- Last week, The Guardian acquired extracts of the 7,000-page “Figueiredo report,” which details atrocities committed against Brazil’s indigenous population during the country’s military dictatorship. The report was believed to have been destroyed in a suspicious fire at the agricultural ministry shortly after it was submitted, and none of the 134 officials named as participants in more than 1,000 crimes have been arrested.
- While Chinese President Xi Jinping did not meet with Venezuelan President Nicolas Maduro on his recent trip to the region, China remains an important ally to the Venezuelan government. Proof of this came yesterday in the form of an announcement by Venezuelan Oil Minister Rafael Ramirez, who said the Maduro administration had secured $4 billion in credit from China to be used for oil field development.
- As peace talks between the Colombian government and FARC rebels progress in Havana, the leaders of the country’s second largest guerrilla group, the ELN, are growing impatient with the state’s apparent unwillingness to engage them in dialogue. Caracol Radio reports that ELN leader alias “Gabino” has released a statement calling the government’s silence on the matter “absurd and contradictory.”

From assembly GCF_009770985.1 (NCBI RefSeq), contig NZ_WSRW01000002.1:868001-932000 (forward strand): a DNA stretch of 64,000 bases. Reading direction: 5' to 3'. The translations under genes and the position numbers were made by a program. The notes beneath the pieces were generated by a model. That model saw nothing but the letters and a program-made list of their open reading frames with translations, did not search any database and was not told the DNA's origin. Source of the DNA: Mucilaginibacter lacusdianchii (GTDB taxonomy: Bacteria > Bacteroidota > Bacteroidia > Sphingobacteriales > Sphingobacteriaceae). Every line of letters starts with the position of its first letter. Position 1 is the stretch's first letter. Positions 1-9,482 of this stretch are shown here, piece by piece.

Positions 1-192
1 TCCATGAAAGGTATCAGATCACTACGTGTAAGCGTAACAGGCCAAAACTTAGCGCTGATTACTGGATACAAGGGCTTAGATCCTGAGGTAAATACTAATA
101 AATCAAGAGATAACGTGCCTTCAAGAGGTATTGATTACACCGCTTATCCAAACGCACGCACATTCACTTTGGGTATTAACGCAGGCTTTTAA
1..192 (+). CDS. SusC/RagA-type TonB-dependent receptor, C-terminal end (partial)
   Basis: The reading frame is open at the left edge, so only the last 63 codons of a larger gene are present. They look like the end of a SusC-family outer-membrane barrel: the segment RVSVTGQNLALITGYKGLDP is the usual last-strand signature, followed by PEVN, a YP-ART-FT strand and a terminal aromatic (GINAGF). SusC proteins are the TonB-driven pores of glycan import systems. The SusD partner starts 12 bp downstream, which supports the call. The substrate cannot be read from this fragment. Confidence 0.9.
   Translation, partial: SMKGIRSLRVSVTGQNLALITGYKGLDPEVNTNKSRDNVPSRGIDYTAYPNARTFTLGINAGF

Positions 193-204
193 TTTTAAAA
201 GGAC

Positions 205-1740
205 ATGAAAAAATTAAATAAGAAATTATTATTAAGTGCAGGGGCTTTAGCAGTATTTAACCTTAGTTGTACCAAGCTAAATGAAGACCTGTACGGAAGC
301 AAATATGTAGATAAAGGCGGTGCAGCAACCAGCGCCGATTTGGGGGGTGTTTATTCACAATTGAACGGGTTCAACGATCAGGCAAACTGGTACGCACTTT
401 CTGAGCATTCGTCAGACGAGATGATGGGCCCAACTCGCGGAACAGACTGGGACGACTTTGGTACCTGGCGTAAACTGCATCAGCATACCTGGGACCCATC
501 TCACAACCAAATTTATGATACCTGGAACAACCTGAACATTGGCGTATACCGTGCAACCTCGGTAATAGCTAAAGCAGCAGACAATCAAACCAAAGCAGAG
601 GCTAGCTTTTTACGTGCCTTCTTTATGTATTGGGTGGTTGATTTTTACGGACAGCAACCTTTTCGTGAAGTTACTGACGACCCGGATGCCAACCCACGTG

- U.S. Vice President Joe Biden has penned an op-ed on his recent visit to Latin America, which appeared in yesterday’s Wall Street Journal. In it, Biden praises spread of democratic values in Colombia, Costa Rica and Brazil, and describes U.S. trade relations as contributing to an “economic boom across the Western Hemisphere.”
- Peruvian Environmental Minister Manuel Pulgar Vidal has announced that the owners of one of the world’s largest zinc and copper mines, the Antamina consortium, has been fined $77,000 a chemical spill last year that caused dozens of villagers to become sick. According to the AP, many locals in the northwestern Cajacay district are still suffering from the effects of the spill.
- Reuters has a useful look at Latin America’s abortion laws, noting that tight restrictions on the procedure contributed to an increase in the estimated annual number of unsafe, clandestine abortions between 2003 and 2008, from 4.1 million to 4.4 million.